Article 48 change won't happen, firstly, he is wrong to say 'continuing membership' and secondly, no way round the veto of members because that is an infringement of membership rights.
If anything is going to get into the
European Court, attempting to deny member
states their right of veto certainly is, the EU cannot afford to open that can
of worms, because it can only end one way.
Court must come down on the side of existing
recognised members, not people who say Scotland
is still a legal entity within Europe after
voting to leave.
One thing, Kenealy is right about is when he said:
"It is almost impossible to imagine the member states agreeing to allow
to inherit a version of the UK
"The one special provision that would be most important for
Scotland to retain would
be the UK
opt-out on various Schengen (passport-free travel) provisions."
Legally the rest of the
would have to stick up border posts, so as the old saying goes, they are onto
plums on that one if the SNP think they can have passport-free travel provisions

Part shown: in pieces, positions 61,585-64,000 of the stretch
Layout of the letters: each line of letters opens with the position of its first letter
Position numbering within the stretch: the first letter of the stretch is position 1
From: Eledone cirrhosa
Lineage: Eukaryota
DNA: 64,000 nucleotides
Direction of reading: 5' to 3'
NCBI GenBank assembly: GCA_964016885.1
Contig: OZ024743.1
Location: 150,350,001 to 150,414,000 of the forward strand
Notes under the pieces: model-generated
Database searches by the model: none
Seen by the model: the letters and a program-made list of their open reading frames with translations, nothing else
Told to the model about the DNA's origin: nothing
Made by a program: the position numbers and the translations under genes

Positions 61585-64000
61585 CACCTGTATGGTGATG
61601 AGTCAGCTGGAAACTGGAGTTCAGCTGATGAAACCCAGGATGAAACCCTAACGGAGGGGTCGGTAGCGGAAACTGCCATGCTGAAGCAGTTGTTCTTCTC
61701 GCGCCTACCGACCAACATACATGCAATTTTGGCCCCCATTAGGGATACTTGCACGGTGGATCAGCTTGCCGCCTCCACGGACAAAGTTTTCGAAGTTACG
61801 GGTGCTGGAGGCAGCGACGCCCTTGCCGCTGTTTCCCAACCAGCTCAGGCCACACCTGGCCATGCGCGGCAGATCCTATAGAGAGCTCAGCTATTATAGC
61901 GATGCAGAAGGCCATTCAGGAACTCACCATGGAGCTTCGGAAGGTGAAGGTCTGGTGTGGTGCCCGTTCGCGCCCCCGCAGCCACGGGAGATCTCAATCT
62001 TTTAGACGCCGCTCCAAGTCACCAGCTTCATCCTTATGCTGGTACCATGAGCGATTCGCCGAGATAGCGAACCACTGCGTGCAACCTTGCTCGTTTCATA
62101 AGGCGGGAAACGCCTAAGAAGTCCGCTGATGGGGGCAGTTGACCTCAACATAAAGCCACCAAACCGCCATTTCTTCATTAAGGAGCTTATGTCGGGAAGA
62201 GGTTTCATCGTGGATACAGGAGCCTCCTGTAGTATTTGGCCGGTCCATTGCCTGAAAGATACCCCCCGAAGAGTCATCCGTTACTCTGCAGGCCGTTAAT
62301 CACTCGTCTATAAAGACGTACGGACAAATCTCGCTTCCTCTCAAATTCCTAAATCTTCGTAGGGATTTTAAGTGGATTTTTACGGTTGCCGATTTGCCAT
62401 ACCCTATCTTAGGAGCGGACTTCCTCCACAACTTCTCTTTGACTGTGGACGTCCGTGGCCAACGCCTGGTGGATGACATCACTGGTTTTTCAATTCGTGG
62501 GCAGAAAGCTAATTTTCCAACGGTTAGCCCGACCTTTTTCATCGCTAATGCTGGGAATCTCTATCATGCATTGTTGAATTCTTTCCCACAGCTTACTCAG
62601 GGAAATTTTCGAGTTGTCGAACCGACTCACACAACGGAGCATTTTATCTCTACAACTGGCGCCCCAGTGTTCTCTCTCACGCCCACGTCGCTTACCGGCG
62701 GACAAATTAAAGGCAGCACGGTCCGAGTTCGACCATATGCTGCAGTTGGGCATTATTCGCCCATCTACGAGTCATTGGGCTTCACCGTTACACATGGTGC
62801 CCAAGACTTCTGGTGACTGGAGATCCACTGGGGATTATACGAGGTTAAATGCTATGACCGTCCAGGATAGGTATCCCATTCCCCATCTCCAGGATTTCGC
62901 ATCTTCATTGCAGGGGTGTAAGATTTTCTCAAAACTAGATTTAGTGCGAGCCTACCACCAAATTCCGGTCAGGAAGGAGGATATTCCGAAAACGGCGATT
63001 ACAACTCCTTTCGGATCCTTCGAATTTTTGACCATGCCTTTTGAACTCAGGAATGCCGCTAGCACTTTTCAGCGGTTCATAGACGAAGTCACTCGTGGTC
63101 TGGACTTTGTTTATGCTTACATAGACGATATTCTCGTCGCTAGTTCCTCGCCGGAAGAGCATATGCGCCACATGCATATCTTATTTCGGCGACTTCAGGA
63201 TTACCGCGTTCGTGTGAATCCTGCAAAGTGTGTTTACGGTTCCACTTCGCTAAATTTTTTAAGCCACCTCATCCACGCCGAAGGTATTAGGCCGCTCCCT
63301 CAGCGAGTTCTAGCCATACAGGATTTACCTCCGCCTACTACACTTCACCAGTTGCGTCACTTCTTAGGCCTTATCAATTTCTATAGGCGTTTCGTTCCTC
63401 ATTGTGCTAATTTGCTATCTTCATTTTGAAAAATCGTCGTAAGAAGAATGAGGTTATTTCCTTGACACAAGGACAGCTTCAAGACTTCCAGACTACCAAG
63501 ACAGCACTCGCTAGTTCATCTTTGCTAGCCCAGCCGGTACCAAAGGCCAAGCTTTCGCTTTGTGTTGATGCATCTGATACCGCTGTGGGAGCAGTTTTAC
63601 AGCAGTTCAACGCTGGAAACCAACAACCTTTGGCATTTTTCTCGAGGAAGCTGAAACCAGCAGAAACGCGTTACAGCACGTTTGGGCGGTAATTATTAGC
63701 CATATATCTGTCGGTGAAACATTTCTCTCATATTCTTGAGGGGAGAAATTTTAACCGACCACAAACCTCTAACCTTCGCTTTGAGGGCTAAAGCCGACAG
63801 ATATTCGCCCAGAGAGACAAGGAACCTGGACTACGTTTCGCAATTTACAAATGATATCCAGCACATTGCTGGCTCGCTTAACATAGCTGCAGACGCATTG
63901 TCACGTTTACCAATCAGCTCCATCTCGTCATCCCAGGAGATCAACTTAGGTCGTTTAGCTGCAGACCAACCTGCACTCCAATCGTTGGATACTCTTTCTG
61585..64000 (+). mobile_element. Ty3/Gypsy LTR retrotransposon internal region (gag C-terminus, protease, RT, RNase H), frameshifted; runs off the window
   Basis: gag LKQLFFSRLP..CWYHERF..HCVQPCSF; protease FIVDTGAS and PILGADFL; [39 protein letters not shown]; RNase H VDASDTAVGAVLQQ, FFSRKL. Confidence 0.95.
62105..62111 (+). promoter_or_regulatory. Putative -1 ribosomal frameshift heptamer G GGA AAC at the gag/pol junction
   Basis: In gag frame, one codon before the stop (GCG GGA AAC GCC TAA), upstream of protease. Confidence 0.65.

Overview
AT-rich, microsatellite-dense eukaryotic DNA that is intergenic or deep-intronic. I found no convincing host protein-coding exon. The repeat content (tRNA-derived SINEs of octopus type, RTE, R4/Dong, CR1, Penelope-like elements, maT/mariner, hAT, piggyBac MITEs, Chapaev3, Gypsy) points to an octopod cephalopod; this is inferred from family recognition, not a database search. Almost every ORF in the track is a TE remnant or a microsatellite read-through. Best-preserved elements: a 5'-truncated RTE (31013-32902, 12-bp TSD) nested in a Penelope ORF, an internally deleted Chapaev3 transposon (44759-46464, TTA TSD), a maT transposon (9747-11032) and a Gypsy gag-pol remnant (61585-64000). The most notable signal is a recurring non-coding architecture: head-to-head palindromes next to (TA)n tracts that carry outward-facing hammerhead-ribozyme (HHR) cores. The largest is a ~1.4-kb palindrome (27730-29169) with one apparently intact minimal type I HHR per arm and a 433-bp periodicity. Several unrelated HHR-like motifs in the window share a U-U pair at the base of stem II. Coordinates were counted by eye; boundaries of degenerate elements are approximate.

with the rest of the UK.
SNP MSP Clare Adamson, said:
"Dr Kenealy's comments add to the considerable range of experts who have rightly dismissed the scare stories over
place in the EU. Those experts include honorary director-general of the
Commission Graeme Avery, who said 'It's obvious that the common sense solution
would be for Scotland's
membership of the European Union to be effective on the same day as its
independence'. Scotland has
been a part of the EU for over 40 years and it is in absolutely nobody's
interest for Scotland
to be excluded - which is why it will not happen. Indeed the only threat to Scotland's continued place in Europe is the
anti-EU agenda dominating Westminster, which
could see Scotland
dragged out against our will if there is a No vote in September."
Rhetoric but to address some points, Avery said 'It's obvious that the common sense solution would be for
Scotland's membership of the
European Union to be effective on the same day as its independence'.
Hardly a legal argument to hang your hat on or bet the farm, that requires 28 members states to all say yes, and that doesn't look like that will happen.
has been a part of the EU for over 40 years and it is in absolutely nobody's
interest for Scotland
to be excluded".
Does that include the EU member states that have internal domestic issues to address such as
Spain? Why would Spain allow Scotland
membership and boost the unrest in Catalonia?
Yet again assumptions presented as facts by the SNP.
Membership is a matter of contract law,
Scotland has no contract, it really
is that black and white.
Finally, I see Ms. Adamson is repeating the SNP line of "experts", as if that somehow by magic that will remove all legal argument in favour of the SNP's position.
The Campaign for Human Rights at